Idea Cellular has put off the trimonthly meeting of its board of directors scheduled to take place tomorrow, raising speculation that it may soon announce a merger or deal with Vodafone India.
The meeting was supposed to take on-board results of the telecom operators’ working the three months from October to December.
After the meeting, Idea was scheduled to release its quarterly financial results on Monday as well. Both have now been postponed indefinitely, and the new date is yet to be intimated.
This has led to massive speculation that the company may make an announcement about its rumored merger with England-based Vodafone Group’s Indian arm when it releases its financial results.
PLANNED BEFORE SPECTRUM AUCTION?
Several factors suggest that the two companies have been planning a move for months.
Out of these, the pattern of spectrum bidding in the recently concluded spectrum auction is the strongest indicator.
2.5 GHz band
Both Vodafone and Idea bid for, and won, 10 MHz each of the 2.5 GHz 4G band in the auction, while you need at least 20 MHz for an efficient operation.
Their decision to go for the ‘half purchase’ of spectrum was all the more surprising when one considers the quantity of spectrum being offered — there was 40 to 60 MHz of spectrum in each circle on offer, no bidder other than Idea and Vodafone.
Deploying 4G on 10 MHz of continuous spectrum is considered less than optimal due to efficiency considerations.
At the time, Idea sources said they decided to buy only 10 Mhz because “the spectrum wasn’t going anywhere”.
In hindsight, a strong possibility suggests that the companies were aware of merger considerations even as they stepped into the auction in mid-2016.
Since the total spectrum in the band is 60 MHz, 50% cap comes to 30 MHz. If the merged Vodafone-Idea entity was to hold more than 30 MHz, they would have had to surrender the remaining to the government.
In those rare circles where one of the two operators bought the full 20 MHz spectrum, the other party bought only 10 MHz, and the combined holding of the two will remain within the 50% cap. Moreover, 30 MHz is considered an efficient block for 4G deployment as well.
2.1 GHz band
A similar ‘lack of conflict’ in the 2016 spectrum strategy of the two operators can be seen the 2100 MHz or 3G band.
Here, Vodafone was the more aggressive of the two.
Here too, the combined spectrum holding will be within the 50% cap.
Vodafone bought only one extra 5 MHz block in the circles that it purchased 3G spectrum.
However, there was one exception to this rule — Tamil Nadu, where the company splurged on two 3G blocks even though it already had one block in the circle already. It so turns out that Tamil Nadu and Karnataka are also the only important circles in India where Idea has no 3G spectrum.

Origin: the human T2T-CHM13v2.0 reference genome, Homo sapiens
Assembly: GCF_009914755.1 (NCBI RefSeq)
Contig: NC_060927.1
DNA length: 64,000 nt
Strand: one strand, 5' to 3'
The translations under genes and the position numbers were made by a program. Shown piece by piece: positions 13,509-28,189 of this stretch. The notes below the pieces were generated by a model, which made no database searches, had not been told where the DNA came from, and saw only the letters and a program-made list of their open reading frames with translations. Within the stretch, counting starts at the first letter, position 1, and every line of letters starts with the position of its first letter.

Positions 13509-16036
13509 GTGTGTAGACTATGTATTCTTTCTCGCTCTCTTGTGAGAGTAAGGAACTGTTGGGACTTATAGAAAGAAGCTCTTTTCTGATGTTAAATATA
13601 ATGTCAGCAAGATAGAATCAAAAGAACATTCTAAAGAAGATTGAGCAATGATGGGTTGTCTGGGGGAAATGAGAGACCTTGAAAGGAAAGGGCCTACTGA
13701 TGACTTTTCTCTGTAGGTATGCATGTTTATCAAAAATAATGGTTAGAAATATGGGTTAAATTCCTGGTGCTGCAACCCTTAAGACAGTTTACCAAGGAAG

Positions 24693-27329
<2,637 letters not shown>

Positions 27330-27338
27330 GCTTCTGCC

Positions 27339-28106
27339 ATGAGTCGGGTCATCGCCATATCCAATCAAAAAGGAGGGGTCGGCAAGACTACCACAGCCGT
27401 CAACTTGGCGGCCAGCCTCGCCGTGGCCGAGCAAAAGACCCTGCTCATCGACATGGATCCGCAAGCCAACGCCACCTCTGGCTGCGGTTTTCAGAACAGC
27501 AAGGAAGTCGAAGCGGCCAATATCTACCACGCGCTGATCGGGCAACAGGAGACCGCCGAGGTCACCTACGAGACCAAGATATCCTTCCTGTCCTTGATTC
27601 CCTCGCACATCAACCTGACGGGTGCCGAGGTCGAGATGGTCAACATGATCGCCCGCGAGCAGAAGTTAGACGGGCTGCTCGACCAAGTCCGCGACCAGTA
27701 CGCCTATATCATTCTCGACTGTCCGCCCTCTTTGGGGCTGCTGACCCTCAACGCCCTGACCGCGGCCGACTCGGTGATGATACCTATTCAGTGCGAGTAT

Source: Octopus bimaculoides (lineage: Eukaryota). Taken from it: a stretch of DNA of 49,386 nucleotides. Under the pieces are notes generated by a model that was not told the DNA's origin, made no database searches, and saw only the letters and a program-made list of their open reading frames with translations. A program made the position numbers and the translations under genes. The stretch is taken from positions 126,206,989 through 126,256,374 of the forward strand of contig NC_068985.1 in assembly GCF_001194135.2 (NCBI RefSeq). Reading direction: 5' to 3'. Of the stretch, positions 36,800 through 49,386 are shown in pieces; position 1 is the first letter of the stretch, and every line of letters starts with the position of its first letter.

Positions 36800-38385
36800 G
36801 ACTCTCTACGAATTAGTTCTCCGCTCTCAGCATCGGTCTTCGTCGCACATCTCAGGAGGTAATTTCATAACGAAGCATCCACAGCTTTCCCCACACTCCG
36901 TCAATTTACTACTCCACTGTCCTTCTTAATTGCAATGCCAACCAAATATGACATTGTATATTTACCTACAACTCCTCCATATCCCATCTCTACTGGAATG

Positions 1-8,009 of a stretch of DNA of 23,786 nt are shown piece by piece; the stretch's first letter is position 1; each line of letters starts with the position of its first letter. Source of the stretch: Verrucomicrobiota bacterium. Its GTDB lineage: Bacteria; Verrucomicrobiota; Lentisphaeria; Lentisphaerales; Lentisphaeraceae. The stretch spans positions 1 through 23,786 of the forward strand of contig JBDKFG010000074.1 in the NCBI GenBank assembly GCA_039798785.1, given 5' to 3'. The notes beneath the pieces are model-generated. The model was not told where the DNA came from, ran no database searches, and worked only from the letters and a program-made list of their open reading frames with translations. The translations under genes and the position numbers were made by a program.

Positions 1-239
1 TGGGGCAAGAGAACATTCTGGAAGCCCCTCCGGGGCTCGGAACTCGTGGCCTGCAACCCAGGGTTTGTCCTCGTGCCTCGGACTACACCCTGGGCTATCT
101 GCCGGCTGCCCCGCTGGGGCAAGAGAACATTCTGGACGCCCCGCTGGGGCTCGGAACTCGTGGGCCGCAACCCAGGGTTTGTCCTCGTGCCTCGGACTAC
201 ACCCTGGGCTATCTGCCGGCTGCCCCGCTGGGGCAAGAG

But then, Vodafone did not buy an extra 3G block in Karnataka, only in Tamil Nadu. This may have to do with the fact that Idea has a 5 MHz block in the 900 MHz band. This band can also be used for 3G, and Idea and Airtel have used this band for 3G in places like Mumbai and Delhi.
Moreover, Idea is ranked at No. 4 in terms of market share in Karnataka. As a result, it is possible to deploy the 900 MHz block of spectrum for 3G services after a possible merger with Vodafone and move its 2G subscribers to Vodafone’s network.
This could possibly be a reason why the situation in Karnataka is not considered as bad as in Tamil Nadu.
That said, even after a merger, Karnataka will remain a weak spot for the combined entity due to the poor spectrum profile of the combined unit.
Between the two, they have two slim 4G carriers, 1 3G block, one potential 3G carrier (if they sacrifice the 900 MHz 2G service) and some 2G airwaves, adding up to a total of 58 MHz of spectrum. In most circles, the duo will have 80-105 MHz of spectrum.
For example, even in Tamil Nadu, they will have 81.2 MHz.
However, Tamil Nadu and Karnataka will remain the only circles where they won’t have any high-capacity (or TDD) 4G spectrum, though this can be remedied in the next auction as enough airwaves are available in these circles. Moreover, the combined entity will have five (slim) spectrum blocks in Tamil Nadu which can be used for either 3G or 4G as it sees fit.
REVENUE MARKET SHARE
The only remaining stumbling block for the merger to take place would be revenue market share.
According to Indian telecom M&A rules, no single entity can have a market share of over 50% after one year of merger.
There are five circles where the two companies will have a joint market share of close to 50% — Kerala (60%), Madhya Pradesh, Mumbai, Maharashtra and Uttar Pradesh West.
Except in Kerala, the other circles are not a point of worry as the market share is roughly equal to 50% and with the entry of Reliance Jio, it will fall below 50% over the next one year.
In Kerala, it is likely that the combined entity will have a market share of around or just above 50% even after the entry of Reliance Jio, and may have to go slow on business expansion to let others catch up.